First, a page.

You once hated Urban Meyer. It’s OK to admit it.
It was just 10 years ago that the state of Ohio declared Meyer public enemy number one, after the Ashtabula native and his Florida Gators thumped Jim Tressel and the Buckeyes in the 2007 BCS National Championship Game, 41-14.
I remember reading speculation before the game that Meyer could succeed Tressel in Columbus after The Senator eventually hung his sweater vest up for good. To hell with that, I thought, filled with the arrogance and naivety of a teenager expecting his team to win a national title. Why would we want this upstart coach with a gimmicky offense to replace the school’s greatest winner since Woody Hayes?
Little did I know Urban Meyer is a General, determined to rip out your soul, winning a game in the process.
It seemed inconceivable that the Buckeyes would lose that championship game in Phoenix, let alone get embarrassed. Ohio State opened the year as the top-ranked team in the country, and for an entire season that’s where they remained, beating the second-ranked team in the nation twice along the way.
None of that mattered to Urban Meyer. On that fateful night in January, the Buckeyes looked slow, overwhelmed and under-prepared. The quick-twitch Gators played with the swagger, confidence, and precise execution that’s been associated with any Meyer team ever since.
The Debacle in the Desert also ushered in the second leg of Tressel’s tenure in Columbus, in which the Buckeyes too often looked overmatched against college football’s elite. And Tressel never regained the unbeatable aura that previously followed him into big games.
Buckeye Nation has likely put those bitter memories in the rear view, so why bring them up now? Because Oklahoma very much resembled those Buckeye teams that were embarrassed by the Floridas, LSUs and USCs of the world. And Meyer has taken those teams that once made you miserable and donned them in Scarlet and Grey.
Remember when the Buckeyes were conquered so simply by USC in 2008, that by halftime you wondered how the program had fallen so far behind? That has to be how Sooner fans felt as Ohio State outmatched Oklahoma in every facet of the game on Saturday.
Or how about the chorus of S-E-C! S-E-C! chants that rained down upon the field as Florida and LSU mauled OSU in consecutive title games?
That was replaced by the strength of Buckeye Nation, which took over Oklahoma Memorial Stadium, bellowing a rolling O-H-I-O chant throughout the second half; the college football equivalent of taking your flag to an enemy’s country and firmly placing it in their soil.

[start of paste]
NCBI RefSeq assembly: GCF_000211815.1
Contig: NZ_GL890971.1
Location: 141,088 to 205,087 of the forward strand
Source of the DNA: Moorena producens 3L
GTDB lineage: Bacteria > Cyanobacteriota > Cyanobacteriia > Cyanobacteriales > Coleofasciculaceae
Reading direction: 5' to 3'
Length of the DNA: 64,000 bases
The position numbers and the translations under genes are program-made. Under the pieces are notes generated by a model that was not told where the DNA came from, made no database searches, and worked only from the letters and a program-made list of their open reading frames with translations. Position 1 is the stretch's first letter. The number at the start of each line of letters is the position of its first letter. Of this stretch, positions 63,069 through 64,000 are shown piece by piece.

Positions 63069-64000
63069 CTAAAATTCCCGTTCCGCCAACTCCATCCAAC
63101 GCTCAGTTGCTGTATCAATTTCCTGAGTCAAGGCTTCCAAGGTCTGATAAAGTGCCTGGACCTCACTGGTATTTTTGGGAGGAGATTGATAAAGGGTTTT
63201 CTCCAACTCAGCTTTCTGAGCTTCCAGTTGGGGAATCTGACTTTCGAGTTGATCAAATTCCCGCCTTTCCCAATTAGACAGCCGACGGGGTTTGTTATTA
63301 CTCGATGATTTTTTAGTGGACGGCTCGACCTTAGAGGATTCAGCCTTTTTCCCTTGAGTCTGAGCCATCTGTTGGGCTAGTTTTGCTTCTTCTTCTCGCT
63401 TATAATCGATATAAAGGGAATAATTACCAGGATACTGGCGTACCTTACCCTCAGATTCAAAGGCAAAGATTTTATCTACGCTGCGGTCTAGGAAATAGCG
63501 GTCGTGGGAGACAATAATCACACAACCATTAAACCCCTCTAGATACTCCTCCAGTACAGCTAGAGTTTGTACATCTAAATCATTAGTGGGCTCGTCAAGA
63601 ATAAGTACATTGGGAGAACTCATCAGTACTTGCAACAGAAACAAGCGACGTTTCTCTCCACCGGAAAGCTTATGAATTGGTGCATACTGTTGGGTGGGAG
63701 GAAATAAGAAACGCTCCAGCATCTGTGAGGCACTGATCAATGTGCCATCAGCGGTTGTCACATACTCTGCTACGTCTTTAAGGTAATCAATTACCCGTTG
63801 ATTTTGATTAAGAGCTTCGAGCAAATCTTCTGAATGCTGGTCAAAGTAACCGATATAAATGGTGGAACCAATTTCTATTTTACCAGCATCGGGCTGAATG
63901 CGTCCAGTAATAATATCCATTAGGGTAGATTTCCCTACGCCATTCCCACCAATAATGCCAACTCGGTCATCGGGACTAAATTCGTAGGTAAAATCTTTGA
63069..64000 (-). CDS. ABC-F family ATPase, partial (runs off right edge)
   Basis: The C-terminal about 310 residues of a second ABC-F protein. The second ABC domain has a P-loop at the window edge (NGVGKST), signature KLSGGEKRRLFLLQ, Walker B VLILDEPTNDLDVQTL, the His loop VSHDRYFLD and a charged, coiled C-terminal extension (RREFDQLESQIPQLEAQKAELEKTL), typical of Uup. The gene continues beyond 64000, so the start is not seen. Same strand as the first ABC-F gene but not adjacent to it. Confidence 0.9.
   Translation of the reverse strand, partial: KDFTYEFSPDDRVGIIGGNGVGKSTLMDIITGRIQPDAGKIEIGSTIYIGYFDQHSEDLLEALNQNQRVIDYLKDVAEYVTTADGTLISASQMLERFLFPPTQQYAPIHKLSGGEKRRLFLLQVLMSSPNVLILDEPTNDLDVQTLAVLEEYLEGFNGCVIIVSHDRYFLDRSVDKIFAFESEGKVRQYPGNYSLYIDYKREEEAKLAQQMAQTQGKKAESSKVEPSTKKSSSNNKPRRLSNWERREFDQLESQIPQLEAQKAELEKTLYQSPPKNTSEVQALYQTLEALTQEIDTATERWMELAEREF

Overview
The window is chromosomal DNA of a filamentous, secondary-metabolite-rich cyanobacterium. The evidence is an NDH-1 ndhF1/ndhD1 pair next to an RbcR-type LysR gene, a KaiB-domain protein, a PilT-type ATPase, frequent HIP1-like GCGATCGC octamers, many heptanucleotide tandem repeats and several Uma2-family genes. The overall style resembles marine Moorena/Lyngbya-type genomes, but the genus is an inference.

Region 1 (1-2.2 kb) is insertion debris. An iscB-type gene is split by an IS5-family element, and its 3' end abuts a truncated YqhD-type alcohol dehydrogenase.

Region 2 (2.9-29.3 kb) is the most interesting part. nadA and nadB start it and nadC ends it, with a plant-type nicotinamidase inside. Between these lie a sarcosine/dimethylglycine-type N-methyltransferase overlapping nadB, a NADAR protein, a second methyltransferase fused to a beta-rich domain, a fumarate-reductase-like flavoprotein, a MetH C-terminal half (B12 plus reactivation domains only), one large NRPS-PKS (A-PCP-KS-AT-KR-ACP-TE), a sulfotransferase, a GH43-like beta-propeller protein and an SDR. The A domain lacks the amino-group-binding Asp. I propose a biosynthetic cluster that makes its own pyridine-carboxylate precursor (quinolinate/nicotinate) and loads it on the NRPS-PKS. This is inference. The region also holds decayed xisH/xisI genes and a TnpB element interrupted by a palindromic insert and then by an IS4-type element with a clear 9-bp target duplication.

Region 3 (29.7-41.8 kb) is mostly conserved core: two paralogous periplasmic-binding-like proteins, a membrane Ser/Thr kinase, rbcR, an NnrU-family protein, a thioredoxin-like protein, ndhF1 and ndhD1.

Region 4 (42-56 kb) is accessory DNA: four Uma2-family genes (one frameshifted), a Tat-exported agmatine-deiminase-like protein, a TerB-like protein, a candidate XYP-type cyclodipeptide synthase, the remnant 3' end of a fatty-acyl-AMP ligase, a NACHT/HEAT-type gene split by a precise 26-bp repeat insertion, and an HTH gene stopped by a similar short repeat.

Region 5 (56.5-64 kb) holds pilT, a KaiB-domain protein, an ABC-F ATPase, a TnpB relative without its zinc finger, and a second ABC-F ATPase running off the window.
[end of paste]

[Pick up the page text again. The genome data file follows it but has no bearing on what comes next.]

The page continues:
There was a moment when I knew that the Buckeyes would prevail victorious Saturday night. It wasn’t when Jerome Baker intercepted a Baker Mayfield pass for a touchdown, pushing the score to 14-0. It wasn’t when Noah Brown extended Ohio State’s lead to 18 right before the half, hauling in what should be the catch of the year:
The game hadn’t kicked off yet. The broadcast had just started. As Oklahoma took the field for the opening kickoff, Meyer brought his coverage unit aside for a prolonged huddle. The words he spoke were not audible to those watching at home, but the intensity in his eyes rang true.
The general had his troops prepared. The first line was being sent into battle.
Ohio State entered the season as the youngest team in college football, with only six returning starters and six scholarship seniors on the roster. Even as a preseason top-ten team, the Buckeyes flew under the radar. If Ohio State was to contend for a conference or national title, it would come after some early-season growing pains.
That perception will likely never surround the program again under Meyer. Not after his young Bucks undressed a quality opponent on the road. In prime time. On national television.
Despite all the hype the SEC received for winning seven straight titles from 2006-2012, the conference’s reign can, in a sense, be attributed to two men. Meyer won two championships with Florida in 2006 and 2008. Nick Saban won three with Alabama, in 2009, 2011 and 2012.
The other two titles were claimed by LSU and Auburn. LSU, of course, beat the Buckeyes in 2007, with a team of seniors recruited by Saban, who coached the program through 2004. Auburn was carried to its title by Cam Newton, who started his college career with Meyer’s Gators, but had to transfer after violating school rules.
Saban has now won four titles with Alabama, and it’s assumed that his Crimson Tide will contend for a national championship every year, regardless of attrition from the prior season. Meyer has accomplished less so far in Columbus, but the same should be assumed of his Buckeyes.
Did you think that you were going to miss Michael Thomas and Taylor Decker? Darron Lee and Vonn Bell? It’s easy to forget those first and second round picks when Meyer replaces them with equal, if not higher-rated recruits.
Have you enjoyed watching Curtis Samuel being thrust into a featured role? How about Malik Hooker and Marshon Lattimore seemingly intercepting every pass thrown their way? Enjoy that now, this could very well be the last season any of them play for the Buckeyes.
And that’s OK. Their departure would only pave the way for another crop of hungry, young talent, and a 2017 recruiting class pacing to be one of the greatest of all time.
In a sport that relies on the arms of 21-year-old quarterbacks and the hands of 19-year-old receivers, there are few certainties in college football. Kirk Ferentz receiving a contract extension and then losing to North Dakota State is probably one of them. As is Jim Harbaugh being a cyborg that functions on the fuel of its own ... Well, you know:
Ohio State being a perennial contender for bigger and better things is a certainty too. As long as it has General Meyer leading the way.